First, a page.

On the basis of insights into customers’ perceptions, needs and experiences, communications guidelines are being developed with regard to the presence of anthropogenic substances in drinking water and its sources.
Challenges regarding transparent communications
The number of substances detected in drinking water sources is rising rapidly. This is a consequence of economic growth, population growth, population aging, intensified production and use of chemicals, intensified agriculture and stockbreeding, lengthier periods of diminished river discharge, but also of advances in analytical chemistry. Thanks to developments in the availability and accessibility of data, the wide use of communications media, and a less self-evident trust in government and science, communicating about the presence of anthropogenic substances in drinking water and sources is becoming increasingly challenging. The sector-wide intention of increasing transparency about the presence of low concentrations of difficult-to-remove chemical substances in drinking water, explains the desire to provide customers with an accurate and understandable interpretation of measurement data and risks. This should keep them informed and also maximise and reinforce their trust. The development of a communications strategy and tools to this end requires a good understanding of the (underlying mechanisms of) customer trust in the water utilities, and of the needs of different customer groups. This can then be used to determine the most suitable manner of communicating information.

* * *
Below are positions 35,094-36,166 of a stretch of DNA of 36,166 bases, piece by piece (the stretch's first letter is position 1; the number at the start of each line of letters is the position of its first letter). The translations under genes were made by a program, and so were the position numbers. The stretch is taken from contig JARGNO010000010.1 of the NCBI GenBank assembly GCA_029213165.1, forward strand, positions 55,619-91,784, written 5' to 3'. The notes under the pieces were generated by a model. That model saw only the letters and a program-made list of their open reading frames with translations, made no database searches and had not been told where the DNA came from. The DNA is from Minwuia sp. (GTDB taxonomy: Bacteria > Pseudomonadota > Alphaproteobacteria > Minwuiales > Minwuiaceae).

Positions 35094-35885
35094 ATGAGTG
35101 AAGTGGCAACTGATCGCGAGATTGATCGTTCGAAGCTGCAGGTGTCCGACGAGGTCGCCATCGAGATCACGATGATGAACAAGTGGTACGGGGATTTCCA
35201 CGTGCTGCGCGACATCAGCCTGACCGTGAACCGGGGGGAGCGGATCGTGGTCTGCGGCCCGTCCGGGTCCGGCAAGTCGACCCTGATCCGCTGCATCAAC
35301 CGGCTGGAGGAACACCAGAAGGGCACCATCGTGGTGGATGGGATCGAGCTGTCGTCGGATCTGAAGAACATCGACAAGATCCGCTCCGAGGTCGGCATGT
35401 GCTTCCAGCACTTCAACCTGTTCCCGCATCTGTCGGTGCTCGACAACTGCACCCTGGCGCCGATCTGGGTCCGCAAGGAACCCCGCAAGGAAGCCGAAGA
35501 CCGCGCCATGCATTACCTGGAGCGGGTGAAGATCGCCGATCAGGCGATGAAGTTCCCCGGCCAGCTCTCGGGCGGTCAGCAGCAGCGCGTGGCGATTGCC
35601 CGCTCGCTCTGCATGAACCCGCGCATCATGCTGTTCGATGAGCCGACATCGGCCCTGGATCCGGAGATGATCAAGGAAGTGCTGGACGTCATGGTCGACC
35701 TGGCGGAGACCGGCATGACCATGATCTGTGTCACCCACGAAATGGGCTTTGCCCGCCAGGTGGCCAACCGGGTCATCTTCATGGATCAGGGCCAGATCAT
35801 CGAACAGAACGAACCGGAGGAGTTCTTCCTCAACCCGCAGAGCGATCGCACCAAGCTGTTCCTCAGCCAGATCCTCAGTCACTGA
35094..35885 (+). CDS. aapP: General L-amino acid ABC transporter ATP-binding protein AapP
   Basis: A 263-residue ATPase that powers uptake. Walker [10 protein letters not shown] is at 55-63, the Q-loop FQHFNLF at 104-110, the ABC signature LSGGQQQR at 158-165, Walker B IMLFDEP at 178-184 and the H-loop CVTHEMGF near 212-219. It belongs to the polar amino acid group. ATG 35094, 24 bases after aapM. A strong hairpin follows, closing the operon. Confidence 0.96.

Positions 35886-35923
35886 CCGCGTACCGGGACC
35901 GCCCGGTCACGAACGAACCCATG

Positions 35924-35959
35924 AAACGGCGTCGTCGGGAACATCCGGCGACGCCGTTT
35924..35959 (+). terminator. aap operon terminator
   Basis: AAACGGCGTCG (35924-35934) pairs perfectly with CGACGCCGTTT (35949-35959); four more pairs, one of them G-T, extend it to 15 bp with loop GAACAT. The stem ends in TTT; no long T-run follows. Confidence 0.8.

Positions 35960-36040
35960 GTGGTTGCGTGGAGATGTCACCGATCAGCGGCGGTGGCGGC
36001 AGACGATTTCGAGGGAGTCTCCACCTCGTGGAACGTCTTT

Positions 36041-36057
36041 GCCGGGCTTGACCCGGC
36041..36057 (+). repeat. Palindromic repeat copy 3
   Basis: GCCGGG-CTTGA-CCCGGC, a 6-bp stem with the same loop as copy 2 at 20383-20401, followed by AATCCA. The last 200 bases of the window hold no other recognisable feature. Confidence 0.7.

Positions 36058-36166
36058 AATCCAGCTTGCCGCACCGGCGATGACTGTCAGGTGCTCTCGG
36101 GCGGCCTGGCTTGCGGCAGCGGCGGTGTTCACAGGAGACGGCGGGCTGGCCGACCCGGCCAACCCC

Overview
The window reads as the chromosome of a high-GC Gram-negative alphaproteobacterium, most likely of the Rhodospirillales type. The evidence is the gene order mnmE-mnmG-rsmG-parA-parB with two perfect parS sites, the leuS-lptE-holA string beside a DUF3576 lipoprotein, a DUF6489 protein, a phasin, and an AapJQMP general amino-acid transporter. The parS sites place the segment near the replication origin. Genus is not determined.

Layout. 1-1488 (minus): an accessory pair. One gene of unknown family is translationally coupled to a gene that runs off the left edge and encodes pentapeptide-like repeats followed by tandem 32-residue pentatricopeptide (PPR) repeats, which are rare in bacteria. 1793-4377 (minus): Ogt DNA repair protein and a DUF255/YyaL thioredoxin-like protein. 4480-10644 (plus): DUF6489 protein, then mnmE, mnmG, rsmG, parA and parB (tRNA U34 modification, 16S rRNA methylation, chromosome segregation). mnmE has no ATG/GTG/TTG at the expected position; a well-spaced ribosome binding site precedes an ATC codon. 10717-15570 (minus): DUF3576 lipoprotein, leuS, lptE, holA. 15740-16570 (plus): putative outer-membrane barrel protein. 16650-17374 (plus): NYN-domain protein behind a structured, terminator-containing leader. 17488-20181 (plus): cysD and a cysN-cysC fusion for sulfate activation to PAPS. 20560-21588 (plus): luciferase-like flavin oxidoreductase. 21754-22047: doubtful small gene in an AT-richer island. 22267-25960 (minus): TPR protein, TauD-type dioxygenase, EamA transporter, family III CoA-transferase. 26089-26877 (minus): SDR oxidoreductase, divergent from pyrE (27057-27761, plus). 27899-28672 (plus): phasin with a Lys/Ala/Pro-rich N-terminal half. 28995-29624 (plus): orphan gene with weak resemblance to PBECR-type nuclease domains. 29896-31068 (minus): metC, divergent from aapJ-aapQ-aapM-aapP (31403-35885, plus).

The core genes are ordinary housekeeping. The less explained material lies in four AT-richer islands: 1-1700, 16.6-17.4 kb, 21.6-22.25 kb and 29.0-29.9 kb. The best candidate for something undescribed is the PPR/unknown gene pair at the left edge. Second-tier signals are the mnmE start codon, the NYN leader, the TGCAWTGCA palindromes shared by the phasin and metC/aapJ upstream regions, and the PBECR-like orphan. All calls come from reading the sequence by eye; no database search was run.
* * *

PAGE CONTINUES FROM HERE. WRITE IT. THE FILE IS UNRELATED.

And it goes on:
Knowledge for strategy and communications staff
This project elucidates the perceptions and needs of customers concerning the (chemical) quality of drinking water, and facilitates the unlocking and interpretation of knowledge that the water utilities possess about drinking water quality, treatment and source protection. Strategy and communications staff in the sector (water utilities and Vewin) and in government (RIVM, ILT, I&M) can draw on the results to develop communications strategies and tools – the latter is itself expressly not part of this project’s remit. The results will be incorporated into a report and also shared with the various stakeholders by means of workshops.
This research will give water utilities insight into (a) the information needs of customers and variations therein, and (b) customers’ perceptions of the (chemical) quality of drinking water, including the underlying mechanisms. It will also produce knowledge about what kind of communication (level of detail, accessibility, specificity, complexity) about drinking water quality, anthropogenic substances in drinking water, regulatory frameworks, and (research in the areas of) monitoring and treatment best meets the information needs of customers, while maximising or reinforcing their trust. On the basis of insights into the perceptions, needs and experiences of customers, the project will provide guidance/recommendations for the development of communications tools for (different groups of) customers.
Ultimately, this knowledge could contribute to maintaining the customers’ perception of their water utility as a trustworthy and transparent organisation, which they can consult when in need of information about the (chemical) quality of their drinking water and its sources.